Calibration of the Live Load Factor in LRFD Design Guidelines
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Calibration of the Live Load Factor in LRFD Design Guidelines
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Calibration of the Live Load Factor in LRFD Design Guidelines

Author: Kwon, Oh-Sung | Size: 1.83 MB | Format: PDF | Quality: Original preprint | Publisher: Missouri Department of Transportation | Year: 2010 | pages: 115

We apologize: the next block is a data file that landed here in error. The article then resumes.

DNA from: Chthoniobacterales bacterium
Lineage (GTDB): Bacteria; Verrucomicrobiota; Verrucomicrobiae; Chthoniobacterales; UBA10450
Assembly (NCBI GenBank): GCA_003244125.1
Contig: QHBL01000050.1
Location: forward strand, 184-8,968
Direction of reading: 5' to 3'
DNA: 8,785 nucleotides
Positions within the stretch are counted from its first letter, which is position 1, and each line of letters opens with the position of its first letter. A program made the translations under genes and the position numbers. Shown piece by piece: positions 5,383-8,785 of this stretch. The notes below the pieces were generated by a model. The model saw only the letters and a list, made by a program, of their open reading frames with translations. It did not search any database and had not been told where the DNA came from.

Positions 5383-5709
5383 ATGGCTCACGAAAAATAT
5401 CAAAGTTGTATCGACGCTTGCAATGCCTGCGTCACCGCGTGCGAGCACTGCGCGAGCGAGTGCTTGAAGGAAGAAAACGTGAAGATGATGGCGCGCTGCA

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The Load and Resistant Factor Design (LRFD) approach is based on the concept of structural reliability. The approach is more rational than the former design approaches such as Load Factor Design or Allowable Stress Design. The LRFD Specification for Bridge Design has been developed through the 1990s and 2000s. In the development process, many factors were carefully calibrated such that a structure designed with LRFD can achieve a reliability index of 3.5 for a single bridge girder (probability of failure of about 2 in 10,000). As the initial development of the factors in the LRFD Specification was intended to be applied to the entire nation, state-specific traffic conditions or bridge configuration were not considered in the development process. In addition, due to lack of reliable truck weigh data in the early 1990s in the U.S., the truck weights from Ontario, Canada measured in the 1970s were used for the calibration. Hence, the reliability of bridges designed with the current LRFD specification needs to be evaluated based on the Missouri-specific data and the load factor needs to be re-calibrated for optimal design of bridges. The objective of the study presented in this report is to calibrate the live load factor in the Strength I Limit State in the AASHTO LRFD Bridge Design Specification. The calibration is based on the Missouri-specific data such as typical bridge configurations, traffic volume, and truck weights. The typical bridge configurations and the average daily truck traffic of the bridges in Missouri are identified from statistical analyses of 2007 National Bridge Inventory. The Weigh-In-Motion (WIM) data from 24 WIM stations in Missouri are used to simulate realistic truck loads. Updated material and geometric parameters are also used to update the resistance distributions. From this study, it was found that most representative bridges in Missouri have reliability indices higher than 3.5. For many bridges in rural areas with Average Daily Truck Traffic (ADTT) of 1,000 or less, the average reliability indices are higher than 5.0. This study proposes a table of calibration factors which can be applied to the current live load factor of 1.75. The calibration factor is developed as a function of ADTT such that bridge design practitioners can select a calibration factor considering the expected ADTTs of a bridge throughout its life span. Impact of the calibration factor on the up-front bridge construction cost is also presented.

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